As a senior citizen, you’ve learned how to manage your life for many years now. Later in life, health becomes even more precious than ever before. You don’t want to “coast” with any bad habits you’ve picked up or stop doing the healthy things you’ve always done.
Here are six ways to keep yourself healthy as a senior.
Eat a balanced diet
The adage “You are what you eat” has staying power because it rings so true. The food and drink we consume are what feed our body’s cells, so maintaining a balanced diet of nutritious foods is key to living a long and healthy life.
For seniors, it’s particularly important to eat a wide variety of foods rich in antioxidants, which protect your cells from damage. Typically, there’s no one “magic” food that will fix every problem, but eating a range of fruits and vegetables, eating more lean protein, and minimizing fatty or sugary foods are good baseline habits.
Physical activity during your senior years provides so many benefits: it helps you maintain a healthy weight, promotes sleep, boosts your immune system, improves your mood, and strengthens your bones and muscles.
For seniors, lower-impact cardiovascular activity is best (rather than punishing high-impact exercise). About 30 minutes a day, at least 5 days a week is optimum. And don’t forget about strength training. We lose bone density and muscle mass as we age, and resistance training can help minimize those losses.
Get sufficient sleep
Everyone should prioritize sleep at any age. As you grow older, your sleep patterns may change, especially after years of waking to an alarm clock. A period of adjustment to life changes is normal, but be sure to aim for 7-9 hours of sleep nightly.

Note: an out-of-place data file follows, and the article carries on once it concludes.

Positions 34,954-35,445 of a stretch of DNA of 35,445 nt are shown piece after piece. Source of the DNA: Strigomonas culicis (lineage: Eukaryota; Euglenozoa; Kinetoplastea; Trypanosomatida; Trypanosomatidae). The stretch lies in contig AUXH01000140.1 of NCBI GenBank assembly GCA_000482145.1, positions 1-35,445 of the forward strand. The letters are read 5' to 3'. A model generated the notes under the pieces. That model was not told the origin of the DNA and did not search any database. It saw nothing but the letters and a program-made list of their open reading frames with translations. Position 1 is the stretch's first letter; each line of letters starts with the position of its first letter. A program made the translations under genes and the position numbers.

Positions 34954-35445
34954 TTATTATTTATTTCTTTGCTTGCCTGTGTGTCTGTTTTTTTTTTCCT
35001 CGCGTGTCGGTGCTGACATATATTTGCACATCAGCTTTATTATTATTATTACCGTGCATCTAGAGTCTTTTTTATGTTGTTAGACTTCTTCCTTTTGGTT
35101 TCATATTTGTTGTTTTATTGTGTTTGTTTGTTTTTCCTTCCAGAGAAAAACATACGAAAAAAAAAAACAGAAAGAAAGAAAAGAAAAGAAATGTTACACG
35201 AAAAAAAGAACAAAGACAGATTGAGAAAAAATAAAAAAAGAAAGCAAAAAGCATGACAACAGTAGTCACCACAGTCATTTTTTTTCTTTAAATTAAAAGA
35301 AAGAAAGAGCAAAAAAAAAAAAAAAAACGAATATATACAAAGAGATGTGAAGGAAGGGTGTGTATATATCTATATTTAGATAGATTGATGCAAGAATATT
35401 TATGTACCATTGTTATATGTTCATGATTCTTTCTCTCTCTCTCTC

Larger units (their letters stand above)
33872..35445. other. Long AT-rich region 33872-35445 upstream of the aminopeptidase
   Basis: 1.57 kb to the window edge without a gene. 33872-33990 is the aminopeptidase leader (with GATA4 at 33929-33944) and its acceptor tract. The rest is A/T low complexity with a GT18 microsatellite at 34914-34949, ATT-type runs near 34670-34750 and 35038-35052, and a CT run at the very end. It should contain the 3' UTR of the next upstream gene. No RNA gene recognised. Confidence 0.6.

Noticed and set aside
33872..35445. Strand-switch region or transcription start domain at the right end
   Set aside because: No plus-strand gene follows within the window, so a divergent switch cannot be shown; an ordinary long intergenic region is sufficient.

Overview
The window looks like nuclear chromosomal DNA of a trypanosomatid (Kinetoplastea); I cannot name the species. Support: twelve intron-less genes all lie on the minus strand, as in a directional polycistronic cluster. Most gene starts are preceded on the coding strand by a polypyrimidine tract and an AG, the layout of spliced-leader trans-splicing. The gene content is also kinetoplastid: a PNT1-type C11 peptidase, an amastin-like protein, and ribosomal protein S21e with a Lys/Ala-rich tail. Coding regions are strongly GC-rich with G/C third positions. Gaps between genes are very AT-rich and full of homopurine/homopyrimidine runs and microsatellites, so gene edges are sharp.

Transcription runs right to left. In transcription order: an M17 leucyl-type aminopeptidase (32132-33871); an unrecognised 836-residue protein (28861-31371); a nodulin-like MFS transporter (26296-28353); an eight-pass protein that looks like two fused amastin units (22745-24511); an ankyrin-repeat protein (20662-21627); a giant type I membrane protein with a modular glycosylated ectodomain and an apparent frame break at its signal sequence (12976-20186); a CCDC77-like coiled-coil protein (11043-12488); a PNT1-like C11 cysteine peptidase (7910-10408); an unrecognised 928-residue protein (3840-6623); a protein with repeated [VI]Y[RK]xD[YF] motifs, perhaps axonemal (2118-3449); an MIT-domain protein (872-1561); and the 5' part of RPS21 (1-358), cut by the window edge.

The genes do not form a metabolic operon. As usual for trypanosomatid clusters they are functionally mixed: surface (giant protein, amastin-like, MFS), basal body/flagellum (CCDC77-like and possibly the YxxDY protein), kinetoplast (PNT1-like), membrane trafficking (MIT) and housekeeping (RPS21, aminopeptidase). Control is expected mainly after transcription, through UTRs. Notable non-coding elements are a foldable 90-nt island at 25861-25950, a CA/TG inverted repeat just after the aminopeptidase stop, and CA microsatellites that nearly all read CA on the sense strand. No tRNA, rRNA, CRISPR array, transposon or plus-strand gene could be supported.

Sleep is not only beneficial but essential because the body uses sleep to repair itself overnight, increasing your immunity to viruses. If you struggle to get enough sleep, try getting more exercise or adjusting your diet (perhaps limiting caffeine, for example).
Build an active social life
The importance of an active social life cannot be stressed enough. At every stage of life, we need to have other people we depend on and interact with on a regular basis. Friendship and social engagement can help reduce depression and anxiety, improve self-esteem, and stimulate your mind.
It can be challenging to maintain social ties as you get older and people move away or face health problems. And if a spouse has passed away, or anyone else in your inner circle, that’s a painful hurdle to deal with.
However, you can seek out new connections by getting involved with religious organizations, local groups or nonprofits, or activities at the senior center. Make an effort to meet people and reach out. Call your children or grandchildren (and try out virtual means of connection like Zoom with loved ones who are far away).
A key way of maintaining your health well into your older years is getting annual physicals. Your primary physician monitors important health metrics like blood pressure and weight. They can also keep an eye on any potential health problems, beginning treatment before they become worse.
Take supplements and get vaccines
Eating a fully-balanced diet is not easy, and most of us can’t get 100% of the nutrients and vitamins we need from food. Taking a multivitamin and other supplements recommended by your doctor can help you fill in any nutritional gaps.
On top of vitamins and supplements, be sure to get vaccinated. A yearly shot to prevent influenza is essential, and your physician may also recommend other vaccines based on your age and health history.